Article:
McClure: About 10 years ago, we cut our labor costs in half in the packinghouse by removing an entire line of grading belts and installing fast-motion cameras that take pictures of every single tomato. It’s got rollers and it individually moves tomatoes one at a time as the tomato spins so it’s getting pictures from all different angles. And then the cameras talk to the control tower and determine size, color and any defects. So it’s saved labor costs and also given our buyers a little more reliability in what we can send their way.
Johns: We’ve had to adjust the packinghouse some to comply with food safety requirements. The customers require traceability now, so we have to provide that. We use an optical sorter on potatoes also and we’re doing more specialty potatoes now, trying to get out of the commodity mentality, so it takes some specialized equipment to harvest it and to run it through the packinghouse. That’s a neat thing about farming. You have the engineering side of it and how to use the same optical sorter for your seed-cutting process and things. So you take the technologies available and improve the process in different areas.
Calfee: The whole thing in strawberries is quality in the field. Because once the picker picks it and puts it in the clamshell, it’s never touched until you pick it up in the grocery store. So working with some other growers, about five years ago, we beta-tested the Fresh QC trace-back system that Wish Farms developed. It basically links the flat to the picker, the field, the variety, date and time. So our customers down the line can go on our website and put their comments up. So Mrs. Jones in Boston can say that the fruit the she bought tasted good, or was watery … We were all skeptical about it at first and so were the pickers – but it’s really nailed down quality. I find out that most of the time Mrs. Jones is right. If she says it tastes watery, I’ll look back and sure enough, the day before it was picked we had some rain. I take the comments out to the field and hand them out to everyone and I don’t say anything. But the good [comments] have a $5 bill stapled to the paper. So the quality improves, and they’re picking more fruit. We also try to create a culture of quality on the farm. Everybody is looking at the fruit. They understand that the quality is important.
What have you been doing as far as marketing lately?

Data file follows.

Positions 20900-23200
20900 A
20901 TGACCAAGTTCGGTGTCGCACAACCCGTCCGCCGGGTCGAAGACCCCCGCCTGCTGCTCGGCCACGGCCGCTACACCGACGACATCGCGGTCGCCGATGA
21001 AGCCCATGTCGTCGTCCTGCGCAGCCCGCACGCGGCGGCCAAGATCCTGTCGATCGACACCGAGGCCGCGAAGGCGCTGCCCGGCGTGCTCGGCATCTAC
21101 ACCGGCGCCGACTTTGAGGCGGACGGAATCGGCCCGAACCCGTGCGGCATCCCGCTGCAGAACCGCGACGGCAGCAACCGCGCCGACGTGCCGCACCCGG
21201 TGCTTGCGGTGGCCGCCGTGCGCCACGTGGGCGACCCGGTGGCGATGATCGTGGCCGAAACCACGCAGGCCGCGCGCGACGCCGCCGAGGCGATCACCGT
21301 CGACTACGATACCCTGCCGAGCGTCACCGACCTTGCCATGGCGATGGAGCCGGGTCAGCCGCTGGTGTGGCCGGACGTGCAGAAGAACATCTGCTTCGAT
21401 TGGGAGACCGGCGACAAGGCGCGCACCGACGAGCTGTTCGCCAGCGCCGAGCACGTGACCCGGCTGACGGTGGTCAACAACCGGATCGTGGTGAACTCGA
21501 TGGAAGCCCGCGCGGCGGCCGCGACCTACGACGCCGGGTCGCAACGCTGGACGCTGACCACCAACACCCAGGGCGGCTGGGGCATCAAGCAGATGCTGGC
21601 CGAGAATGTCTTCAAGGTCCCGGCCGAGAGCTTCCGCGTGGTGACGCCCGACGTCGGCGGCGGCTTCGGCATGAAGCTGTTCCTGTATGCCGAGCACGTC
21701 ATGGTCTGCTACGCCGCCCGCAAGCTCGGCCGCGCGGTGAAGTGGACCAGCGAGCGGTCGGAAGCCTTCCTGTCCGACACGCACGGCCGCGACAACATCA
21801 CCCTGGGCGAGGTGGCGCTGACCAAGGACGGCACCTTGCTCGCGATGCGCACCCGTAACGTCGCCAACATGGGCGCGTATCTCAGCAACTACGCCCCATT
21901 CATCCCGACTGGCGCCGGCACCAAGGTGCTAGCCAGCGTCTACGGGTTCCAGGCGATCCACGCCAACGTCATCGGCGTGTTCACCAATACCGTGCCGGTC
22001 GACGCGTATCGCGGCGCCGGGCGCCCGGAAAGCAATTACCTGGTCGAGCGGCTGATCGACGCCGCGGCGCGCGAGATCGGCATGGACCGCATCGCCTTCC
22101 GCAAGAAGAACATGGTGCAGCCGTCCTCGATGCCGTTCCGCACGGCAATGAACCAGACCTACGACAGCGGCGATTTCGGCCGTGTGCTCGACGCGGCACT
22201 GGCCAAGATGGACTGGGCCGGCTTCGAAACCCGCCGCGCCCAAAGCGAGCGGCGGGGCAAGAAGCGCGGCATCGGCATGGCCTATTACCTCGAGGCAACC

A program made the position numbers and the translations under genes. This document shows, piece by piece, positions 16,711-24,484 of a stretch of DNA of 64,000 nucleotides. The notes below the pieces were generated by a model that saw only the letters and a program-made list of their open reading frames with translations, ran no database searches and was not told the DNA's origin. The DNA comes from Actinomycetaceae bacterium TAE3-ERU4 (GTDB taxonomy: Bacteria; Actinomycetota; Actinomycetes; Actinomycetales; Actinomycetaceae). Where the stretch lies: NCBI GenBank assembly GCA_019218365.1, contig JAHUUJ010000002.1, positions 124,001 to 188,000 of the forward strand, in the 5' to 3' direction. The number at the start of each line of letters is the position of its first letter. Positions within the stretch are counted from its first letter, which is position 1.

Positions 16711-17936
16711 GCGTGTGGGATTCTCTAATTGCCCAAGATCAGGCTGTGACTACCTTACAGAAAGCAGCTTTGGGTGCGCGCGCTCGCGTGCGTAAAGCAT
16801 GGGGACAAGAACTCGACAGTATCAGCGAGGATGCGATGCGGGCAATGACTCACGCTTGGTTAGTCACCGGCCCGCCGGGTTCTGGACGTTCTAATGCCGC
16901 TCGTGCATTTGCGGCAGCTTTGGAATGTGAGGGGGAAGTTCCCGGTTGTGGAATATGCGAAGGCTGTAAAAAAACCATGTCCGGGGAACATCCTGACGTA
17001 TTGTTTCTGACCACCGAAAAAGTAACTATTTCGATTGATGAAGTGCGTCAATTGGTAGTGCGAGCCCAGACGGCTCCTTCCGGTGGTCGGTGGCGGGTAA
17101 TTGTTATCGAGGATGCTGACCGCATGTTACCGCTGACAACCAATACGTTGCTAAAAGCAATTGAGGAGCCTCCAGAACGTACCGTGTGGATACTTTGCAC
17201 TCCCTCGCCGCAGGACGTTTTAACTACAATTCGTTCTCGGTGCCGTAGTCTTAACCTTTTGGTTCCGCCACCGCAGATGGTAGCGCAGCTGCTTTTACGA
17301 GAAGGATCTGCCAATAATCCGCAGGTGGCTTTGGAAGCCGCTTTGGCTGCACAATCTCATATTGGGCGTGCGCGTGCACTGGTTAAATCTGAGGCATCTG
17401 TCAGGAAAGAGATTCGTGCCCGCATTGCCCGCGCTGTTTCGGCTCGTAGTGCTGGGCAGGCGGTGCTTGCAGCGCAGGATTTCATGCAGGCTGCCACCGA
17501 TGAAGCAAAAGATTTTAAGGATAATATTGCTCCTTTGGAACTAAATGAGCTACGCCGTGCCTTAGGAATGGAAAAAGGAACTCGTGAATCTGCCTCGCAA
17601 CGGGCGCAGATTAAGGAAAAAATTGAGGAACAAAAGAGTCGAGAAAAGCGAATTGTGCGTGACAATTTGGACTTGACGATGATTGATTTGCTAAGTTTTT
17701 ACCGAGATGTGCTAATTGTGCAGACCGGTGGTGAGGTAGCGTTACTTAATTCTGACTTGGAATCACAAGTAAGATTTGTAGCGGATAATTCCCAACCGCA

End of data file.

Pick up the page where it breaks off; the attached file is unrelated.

Hill: We started a U-Pick operation on weekends. I look forward to it. It puts a face on the farmers and gives the customers a personal touch. Now we have some of those customers for life. We also reach out using social media and it’s been huge. It’s free advertising. If we get the word out, people come running.
Johns: We like to get the word out about how high-tech ag is. There’s GPS, optical sorting machines, precision agriculture everywhere you look. We like to bring the public and especially the regulators out on the farm and show them what agriculture looks like today. And of the people who tour our farm, I’d say 98 percent leave with a positive attitude. They’ll say, “I didn’t have any idea this is what you guys did.”
McClure: We do a lot of tours. We participate in the area’s Farm/City Week with tours of the farms and the packinghouse. We’re proud of what we do. On the larger farm, we pass Global GAP audits and we have our labor agreement and we’re proud to get the word out about that. I believe that making people aware of the benefits of eating healthy fruit and vegetables generally helps our market. I don’t have a lot of consumer contact, but people always ask, “Where can I buy your tomatoes?” By the time our product is in the store, it usually has someone else’s sticker on it. Or it’s chopped up in your Taco Bell or Subway [order].
If you see a sandwich wrapper that has pictures of tomatoes on it, like they’ve done at Subway, you might be more inclined to ask for tomatoes. So that’s free advertising even if they don’t actually see our name on the product.